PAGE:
Well, first off, in my philosophy of life, I do not see what most folks refer to as failures. This is especially true for those who challenge the limits of what the masses see as perilous or impossible. We all succeed at these challenging endeavors, whether we accomplish our initial goal or not. Total success comes in the form of genuinely setting out on a passionate journey, and is not at all dependent upon reaching an arbitrary end-objective. On some treks, I achieve the total goal as initially envisioned, and on others I do not. Look at the ultra-extreme trike adventurers like Maria Leijerstam, Jan Ždánský, and Matt Galat for examples. Maria made her distance to the South Pole, but had to remove her heavy cargo panniers at one point for her support crew to pick up. Did she fail? No – she was successful, just in a manner not previously envisioned. Jan risked his life out on frozen Lake Baikal in southern Siberia for a lengthwise crossing, but warm conditions, deep snow, and an earthquake changed the plans. Did he fail? No – he was successful, just in a manner not previously envisioned. Matt has been valiantly attempting to pedal his trike around the entire planet, but circumstances have, and still are, modifying his original vision. Did he fail? No – because even if he does not achieve the circumnavigation of Earth, he will never be with those who know neither victory nor defeat. There is no failure for those who attempt great things, always only success, even if it arrives in a different form. In my case with the Mojave Traverse, severe weather events destroyed many paved and dirt roads in the desert, particularly in Death Valley and the Mojave National Preserve, both areas where my route crossed – it would not have been physically possible to pedal the Full Fat through the north/south length of Death Valley after the destructive flash flooding annihilated significant portions of my route.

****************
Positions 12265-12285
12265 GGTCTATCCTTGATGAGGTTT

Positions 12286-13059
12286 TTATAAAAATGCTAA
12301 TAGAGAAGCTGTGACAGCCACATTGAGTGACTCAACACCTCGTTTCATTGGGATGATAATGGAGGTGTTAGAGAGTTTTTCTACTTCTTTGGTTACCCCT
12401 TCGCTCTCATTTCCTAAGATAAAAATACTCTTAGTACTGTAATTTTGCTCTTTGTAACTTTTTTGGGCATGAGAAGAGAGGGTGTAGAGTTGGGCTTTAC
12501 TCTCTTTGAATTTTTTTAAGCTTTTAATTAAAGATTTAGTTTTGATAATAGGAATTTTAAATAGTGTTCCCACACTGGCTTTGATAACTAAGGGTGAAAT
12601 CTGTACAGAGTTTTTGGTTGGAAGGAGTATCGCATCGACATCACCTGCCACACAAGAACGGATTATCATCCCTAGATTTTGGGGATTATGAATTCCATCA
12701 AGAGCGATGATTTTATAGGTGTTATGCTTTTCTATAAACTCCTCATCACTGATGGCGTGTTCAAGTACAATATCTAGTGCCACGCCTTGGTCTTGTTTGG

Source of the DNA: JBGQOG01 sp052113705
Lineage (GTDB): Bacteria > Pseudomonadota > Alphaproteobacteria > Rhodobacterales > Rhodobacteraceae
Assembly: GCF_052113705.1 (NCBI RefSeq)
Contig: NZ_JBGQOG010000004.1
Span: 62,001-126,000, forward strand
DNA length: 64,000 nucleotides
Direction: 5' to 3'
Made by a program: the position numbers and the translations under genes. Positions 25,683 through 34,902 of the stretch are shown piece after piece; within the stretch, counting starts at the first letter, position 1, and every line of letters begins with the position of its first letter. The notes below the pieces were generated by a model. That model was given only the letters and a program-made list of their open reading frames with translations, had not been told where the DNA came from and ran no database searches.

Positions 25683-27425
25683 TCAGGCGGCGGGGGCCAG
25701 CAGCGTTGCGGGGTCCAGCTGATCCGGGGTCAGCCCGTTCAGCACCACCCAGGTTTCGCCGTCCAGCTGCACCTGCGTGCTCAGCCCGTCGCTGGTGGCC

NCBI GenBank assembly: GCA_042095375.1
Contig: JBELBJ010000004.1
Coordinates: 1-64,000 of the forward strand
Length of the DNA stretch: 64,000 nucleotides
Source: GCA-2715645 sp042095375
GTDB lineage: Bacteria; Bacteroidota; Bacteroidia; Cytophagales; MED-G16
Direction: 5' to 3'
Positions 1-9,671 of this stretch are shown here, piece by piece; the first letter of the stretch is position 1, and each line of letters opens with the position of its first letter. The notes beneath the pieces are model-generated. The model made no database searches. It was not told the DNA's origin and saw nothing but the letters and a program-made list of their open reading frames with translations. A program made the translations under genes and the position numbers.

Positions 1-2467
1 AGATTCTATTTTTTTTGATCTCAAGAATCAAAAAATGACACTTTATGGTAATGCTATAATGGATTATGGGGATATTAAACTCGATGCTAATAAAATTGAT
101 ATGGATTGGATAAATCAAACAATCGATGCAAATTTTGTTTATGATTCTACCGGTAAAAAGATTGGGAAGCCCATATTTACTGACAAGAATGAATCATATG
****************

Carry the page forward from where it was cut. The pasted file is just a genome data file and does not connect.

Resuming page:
Remember what Teddy Roosevelt once said in 1910, an inspiring thought that always has helped me in all my lifelong adventures: